Bio

An Okie from Muskogee

Wayma K “Pee Wee” Whitewing was born in the Kiamichi Mountains of Oklahoma near the community of Conser on February 11, 1934.  When he was 5 the family relocated to Griffin Farm just north of Muskogee, where Pee Wee’s father raised cattle for a grocer.  His dad traded a cowhide for a used radio that faded in and out and while it was difficult to get a 15-minute broadcast without interference, it enabled Pee Wee to listen to the Grand Ol’ Opry on Saturday nights and Bob Will and the Texas Playboys on KVOO out of Tulsa at noon every day, sponsored by the Playboy Flour Company.

In 1941 the Whitewing family moved to California and settled into the Santa Clara Valley in Campbell, where they worked picking cotton and fruit.  Both of Pee Wee’s parents were musical, his mother Nola playing both piano and guitar, and his father Dick playing guitar and fiddle.  At the age of 8 he received his first guitar and amp for Christmas and his first lesson in playing guitar chords from his mother.

By the age of 10 Pee Wee was playing steel guitar along with the church band at the Railway Avenue Pentacostal Church.  He remembers a 12-year old girl in the band name Roberta Garrison playing a Rickenbacher 6-string that was chrome plated like his and being fascinated and inspired by the beautiful tone she was able to produce.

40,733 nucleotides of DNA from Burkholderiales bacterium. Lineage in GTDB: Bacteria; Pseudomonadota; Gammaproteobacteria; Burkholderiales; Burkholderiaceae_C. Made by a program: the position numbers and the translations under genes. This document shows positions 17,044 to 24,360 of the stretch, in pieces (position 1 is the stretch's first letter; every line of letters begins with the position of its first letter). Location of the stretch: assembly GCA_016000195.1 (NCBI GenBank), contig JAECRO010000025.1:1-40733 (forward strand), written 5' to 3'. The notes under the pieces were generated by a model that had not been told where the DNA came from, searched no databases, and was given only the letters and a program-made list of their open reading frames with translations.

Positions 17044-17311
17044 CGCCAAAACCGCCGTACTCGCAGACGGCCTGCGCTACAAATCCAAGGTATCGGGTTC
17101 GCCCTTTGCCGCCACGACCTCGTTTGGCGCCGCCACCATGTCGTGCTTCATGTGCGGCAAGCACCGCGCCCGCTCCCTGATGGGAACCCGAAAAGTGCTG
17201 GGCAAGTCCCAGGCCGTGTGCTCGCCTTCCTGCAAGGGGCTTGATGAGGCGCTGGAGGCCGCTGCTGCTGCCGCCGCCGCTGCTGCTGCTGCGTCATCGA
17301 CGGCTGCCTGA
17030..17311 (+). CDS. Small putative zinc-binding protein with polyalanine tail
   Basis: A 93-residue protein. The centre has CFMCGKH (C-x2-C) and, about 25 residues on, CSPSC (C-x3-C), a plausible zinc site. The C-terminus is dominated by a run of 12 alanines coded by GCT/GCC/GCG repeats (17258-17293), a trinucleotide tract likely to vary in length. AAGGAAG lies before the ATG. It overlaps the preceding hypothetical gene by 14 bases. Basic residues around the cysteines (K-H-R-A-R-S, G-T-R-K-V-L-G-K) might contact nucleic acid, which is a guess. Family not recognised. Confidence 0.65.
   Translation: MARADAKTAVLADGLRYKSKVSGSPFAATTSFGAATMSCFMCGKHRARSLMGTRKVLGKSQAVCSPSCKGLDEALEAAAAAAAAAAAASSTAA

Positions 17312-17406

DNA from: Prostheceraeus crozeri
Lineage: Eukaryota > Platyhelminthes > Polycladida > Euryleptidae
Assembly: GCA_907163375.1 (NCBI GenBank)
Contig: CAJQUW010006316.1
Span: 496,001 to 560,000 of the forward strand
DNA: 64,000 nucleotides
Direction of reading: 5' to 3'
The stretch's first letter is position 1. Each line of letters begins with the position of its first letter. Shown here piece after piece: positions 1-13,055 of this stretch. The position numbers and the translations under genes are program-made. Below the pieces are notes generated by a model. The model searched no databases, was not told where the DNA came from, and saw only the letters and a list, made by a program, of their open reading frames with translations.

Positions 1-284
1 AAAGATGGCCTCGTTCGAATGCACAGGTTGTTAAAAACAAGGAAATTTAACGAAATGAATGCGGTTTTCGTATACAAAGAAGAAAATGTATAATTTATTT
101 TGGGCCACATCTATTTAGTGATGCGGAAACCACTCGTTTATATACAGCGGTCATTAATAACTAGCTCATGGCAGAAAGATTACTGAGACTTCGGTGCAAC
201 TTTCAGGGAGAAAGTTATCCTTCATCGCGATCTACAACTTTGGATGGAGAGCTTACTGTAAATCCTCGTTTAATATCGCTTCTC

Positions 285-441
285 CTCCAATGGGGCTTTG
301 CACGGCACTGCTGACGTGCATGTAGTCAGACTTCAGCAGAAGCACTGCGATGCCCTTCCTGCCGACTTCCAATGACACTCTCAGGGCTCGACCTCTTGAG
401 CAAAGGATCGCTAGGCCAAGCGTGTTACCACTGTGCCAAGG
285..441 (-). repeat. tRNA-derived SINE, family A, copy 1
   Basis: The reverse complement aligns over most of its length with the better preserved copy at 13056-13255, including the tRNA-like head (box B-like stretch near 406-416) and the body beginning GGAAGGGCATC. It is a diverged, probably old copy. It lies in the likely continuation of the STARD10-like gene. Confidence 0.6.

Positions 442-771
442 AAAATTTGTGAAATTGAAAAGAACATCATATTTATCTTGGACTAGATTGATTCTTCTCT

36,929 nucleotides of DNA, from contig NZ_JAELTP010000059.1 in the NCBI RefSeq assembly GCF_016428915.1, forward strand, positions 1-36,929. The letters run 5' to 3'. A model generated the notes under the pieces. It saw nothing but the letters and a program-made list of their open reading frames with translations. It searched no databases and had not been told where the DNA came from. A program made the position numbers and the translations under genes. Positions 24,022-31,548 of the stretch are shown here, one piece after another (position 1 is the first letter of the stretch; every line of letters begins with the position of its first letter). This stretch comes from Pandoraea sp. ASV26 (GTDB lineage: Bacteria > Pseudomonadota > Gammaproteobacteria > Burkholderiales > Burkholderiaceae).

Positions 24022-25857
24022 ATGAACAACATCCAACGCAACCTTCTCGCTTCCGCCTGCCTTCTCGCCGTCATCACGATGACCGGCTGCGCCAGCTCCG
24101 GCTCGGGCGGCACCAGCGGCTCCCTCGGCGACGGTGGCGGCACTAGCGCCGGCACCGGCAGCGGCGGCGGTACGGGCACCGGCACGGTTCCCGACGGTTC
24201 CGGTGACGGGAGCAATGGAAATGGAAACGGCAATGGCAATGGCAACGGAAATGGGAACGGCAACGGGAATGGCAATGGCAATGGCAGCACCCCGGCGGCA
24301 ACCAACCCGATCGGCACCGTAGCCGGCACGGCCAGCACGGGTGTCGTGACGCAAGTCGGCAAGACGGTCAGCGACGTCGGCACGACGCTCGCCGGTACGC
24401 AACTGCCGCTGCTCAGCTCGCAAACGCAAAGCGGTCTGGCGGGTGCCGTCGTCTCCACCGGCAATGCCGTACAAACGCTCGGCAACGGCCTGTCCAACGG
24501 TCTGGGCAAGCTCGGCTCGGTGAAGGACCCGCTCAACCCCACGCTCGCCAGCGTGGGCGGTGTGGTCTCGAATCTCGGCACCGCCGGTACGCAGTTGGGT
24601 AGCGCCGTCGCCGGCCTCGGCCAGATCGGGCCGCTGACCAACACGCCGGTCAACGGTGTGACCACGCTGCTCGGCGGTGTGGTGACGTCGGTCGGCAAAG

Pee Wee’s first steel guitar was given to him by Roy Honeycutt whose wife worked in the field with the Whitewing family and befriended his parents.  Roy worked nights playing with Tex Randall’s band at the Sequoia Club in Sunnyvale and at Tracy Gardens in San Jose.  He later went to work with Bob Wills, taking the place of Noel Boggs.  Pee Wee admired Roy’s playing and considers him a tremendous influence on his early music career.

He continued to listen to Roy play with Luke Wills on the radio in Fresno after Luke had split off from Bob and formed the Luke Wills Band.  He also recalls a fiddle player named Bobby Bruce who also played with Luke, whom he later ran across in Tulsa playing with Leon McCauliff while he was playing with Hank Thompson.  Pee Wee regarded Leon and his group as one of the best rehearsed bands he ever heard and was engaged and intrigued by their arrangements.

Until he was 16, Pee Wee spent a lot of time in the fields, but during this time was avidly following a radio program at noon that broadcast from a station in Oakland with 3 hours of Bob Wills and the Texas Playboys transcriptions played by Cactus Jack.  Pee Wee’s father realized that he had musical potential and allowed him to listen to that program every day on the truck radio.  Pee Wee memorized courses played by Roy, Noel, and Herb, and later that year in 1946 (at age 13) he went to work with Tex Randall and the Texans.

Tex Randall and the Texans had a daily broadcast on KEEN radio 1370 in San Jose in the old De Anza Hotel on Santa Clara Street.  They played Saturday nights at Tracy Gardens and sometimes at Maple Hall in San Pablo.  Pee Wee found playing music exciting and the fact that it paid more money than working in the fields certainly sweetened the appeal.